Developer

Three Reasons Why I Upgraded To Visual Studio Express 2012 (For Now)

The original plan for Microsoft was to discontinue the Express series, at least for regular desktop apps, with the VS Express 2010 products satisfying the “legacy” requirements of developers. Of course, everyone but Microsoft thought this was an insane idea and eventually, Microsoft relented, releasing the “Windows Desktop” flavour of VS Express 2012.

I was one of the first to jump across from Visual Studio Express 2008 to 2010 and it didn’t take me long to make another leap to 2012. What I didn’t expect was the new, Metro-inspired interface and the consolidated IDE. The former took a while to get used to, but the latter is a welcome change. It’s just one of the perks 2012 has over its predecessors, some of which we’ll take a look at now.

3. Unit Testing And Code Analysis… But Still Limited Extensions

I’ve managed to get by without the need for Visual Studio’s unit testing or code analysis features, likely because I’ve never had access to them. Still, it’s nice that these pieces have made their way into the Express edition, previously being available only in the purchased product. At least now I have the opportunity to tinker with them.

In fact, these additions make it harder to justify the expenditure for the professional version of VS 2012. Of course, there’s still limited support for extensions and plug-ins, which depending on your working environment, are indispensable.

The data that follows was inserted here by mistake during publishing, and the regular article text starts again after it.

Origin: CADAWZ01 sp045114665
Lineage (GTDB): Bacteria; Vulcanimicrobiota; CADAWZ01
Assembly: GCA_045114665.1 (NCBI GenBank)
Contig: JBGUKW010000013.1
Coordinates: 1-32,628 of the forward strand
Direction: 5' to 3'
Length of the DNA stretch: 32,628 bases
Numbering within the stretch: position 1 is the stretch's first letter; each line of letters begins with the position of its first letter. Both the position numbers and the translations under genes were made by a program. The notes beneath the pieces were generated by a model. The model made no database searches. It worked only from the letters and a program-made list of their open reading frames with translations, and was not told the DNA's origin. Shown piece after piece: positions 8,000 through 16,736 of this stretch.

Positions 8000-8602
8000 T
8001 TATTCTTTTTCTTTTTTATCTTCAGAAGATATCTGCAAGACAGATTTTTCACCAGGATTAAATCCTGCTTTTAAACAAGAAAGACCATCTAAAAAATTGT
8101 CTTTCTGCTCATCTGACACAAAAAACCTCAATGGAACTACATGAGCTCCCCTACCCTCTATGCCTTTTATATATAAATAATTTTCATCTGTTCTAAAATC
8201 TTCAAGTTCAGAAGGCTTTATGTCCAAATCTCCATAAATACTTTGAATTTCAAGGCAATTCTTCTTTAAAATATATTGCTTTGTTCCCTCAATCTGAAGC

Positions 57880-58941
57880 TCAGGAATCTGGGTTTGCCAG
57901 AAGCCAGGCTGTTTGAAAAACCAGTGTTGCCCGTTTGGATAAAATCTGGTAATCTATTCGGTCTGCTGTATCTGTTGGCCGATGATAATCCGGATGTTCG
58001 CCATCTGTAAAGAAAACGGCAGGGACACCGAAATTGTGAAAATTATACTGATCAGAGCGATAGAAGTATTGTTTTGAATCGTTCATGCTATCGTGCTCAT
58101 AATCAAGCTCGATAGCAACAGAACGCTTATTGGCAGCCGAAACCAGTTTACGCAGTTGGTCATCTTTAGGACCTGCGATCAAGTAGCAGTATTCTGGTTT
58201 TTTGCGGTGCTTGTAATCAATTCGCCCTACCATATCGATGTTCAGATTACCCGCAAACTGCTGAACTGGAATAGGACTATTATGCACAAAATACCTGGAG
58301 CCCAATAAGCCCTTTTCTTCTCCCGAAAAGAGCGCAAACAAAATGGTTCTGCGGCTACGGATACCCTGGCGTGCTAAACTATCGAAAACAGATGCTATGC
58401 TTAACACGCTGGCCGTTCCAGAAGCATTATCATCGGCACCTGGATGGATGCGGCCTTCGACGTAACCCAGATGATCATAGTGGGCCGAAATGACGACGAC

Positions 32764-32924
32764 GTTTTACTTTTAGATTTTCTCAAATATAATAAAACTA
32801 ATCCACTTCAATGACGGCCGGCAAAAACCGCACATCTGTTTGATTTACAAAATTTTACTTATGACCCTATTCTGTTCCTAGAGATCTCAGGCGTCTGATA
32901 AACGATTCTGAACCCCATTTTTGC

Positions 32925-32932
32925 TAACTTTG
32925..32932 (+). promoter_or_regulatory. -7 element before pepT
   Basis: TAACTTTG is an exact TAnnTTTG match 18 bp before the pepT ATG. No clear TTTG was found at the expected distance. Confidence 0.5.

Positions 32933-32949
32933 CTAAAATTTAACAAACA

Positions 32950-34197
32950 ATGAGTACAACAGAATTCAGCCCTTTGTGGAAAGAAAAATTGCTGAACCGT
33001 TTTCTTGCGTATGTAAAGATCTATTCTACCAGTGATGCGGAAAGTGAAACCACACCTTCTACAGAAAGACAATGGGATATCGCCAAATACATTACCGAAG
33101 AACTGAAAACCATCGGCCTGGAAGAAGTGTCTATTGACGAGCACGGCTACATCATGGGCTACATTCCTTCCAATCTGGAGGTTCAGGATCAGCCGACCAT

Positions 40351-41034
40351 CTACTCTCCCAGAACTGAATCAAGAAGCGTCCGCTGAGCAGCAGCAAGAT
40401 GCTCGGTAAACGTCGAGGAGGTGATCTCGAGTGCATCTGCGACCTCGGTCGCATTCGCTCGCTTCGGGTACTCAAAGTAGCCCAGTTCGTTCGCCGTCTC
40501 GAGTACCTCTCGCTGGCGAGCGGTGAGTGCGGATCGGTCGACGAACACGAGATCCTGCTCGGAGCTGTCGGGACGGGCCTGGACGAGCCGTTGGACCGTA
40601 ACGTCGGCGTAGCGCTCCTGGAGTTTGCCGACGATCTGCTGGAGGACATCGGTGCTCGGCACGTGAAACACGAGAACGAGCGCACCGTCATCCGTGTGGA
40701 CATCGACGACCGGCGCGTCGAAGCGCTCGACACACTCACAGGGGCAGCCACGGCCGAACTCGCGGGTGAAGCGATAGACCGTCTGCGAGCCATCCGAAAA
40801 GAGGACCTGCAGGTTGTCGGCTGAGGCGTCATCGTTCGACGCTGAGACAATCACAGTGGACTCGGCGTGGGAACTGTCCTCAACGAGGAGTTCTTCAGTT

2. Try The Dark Side

Installing a high contrast theme for Visual Studio was never a big deal, with plenty of pre-tweaked configurations available on the internet. That said, I couldn’t understand why a basic high contrast theme wasn’t built into the IDE. With the latest version of Visual Studio Express, a “Dark” theme featuring light text on a dark background is available from the get-go (see lead image). It might not appeal to those particularly picky about the pastels used to represent their syntax, but it’s an excellent default that should meet the requirements of most.

1. One IDE To Rule Them All

For hobbyists, if you wanted to develop in more than one language using Microsoft’s IDEs, you had little choice but to install separate versions of Visual Studio Express — one for Visual Basic, another for C# and another for C++. With VS Express 2012, you can develop an application in any of these languages using the one IDE. You can now also combine languages into the one solution, a major limitation of previous Express editions and a godsend for those of us working on multi-language projects.

Even with these provocative reasons to upgrade, I’m still using the 2010 Express editions on my main machine, with 2012 on my laptop. This is because I use my desktop for games development and the updated Windows SDK, installed automatically by 2012, does not have good support for debugging DirectX applications — well, those that rely on DirectX 9.

I’m also contemplating a wholesale move to MonoDevelop as I continue to eye off Linux and Mac for future projects, but last time I fired it up, everything just felt more difficult, though a lack of familiarity is the likely culprit and I’ll be giving it another go in the near future. For now, I’m spending quality time with Microsoft’s latest. Let’s see how long it lasts!

Visual Studio Express 2012 for Windows Desktop [Microsoft]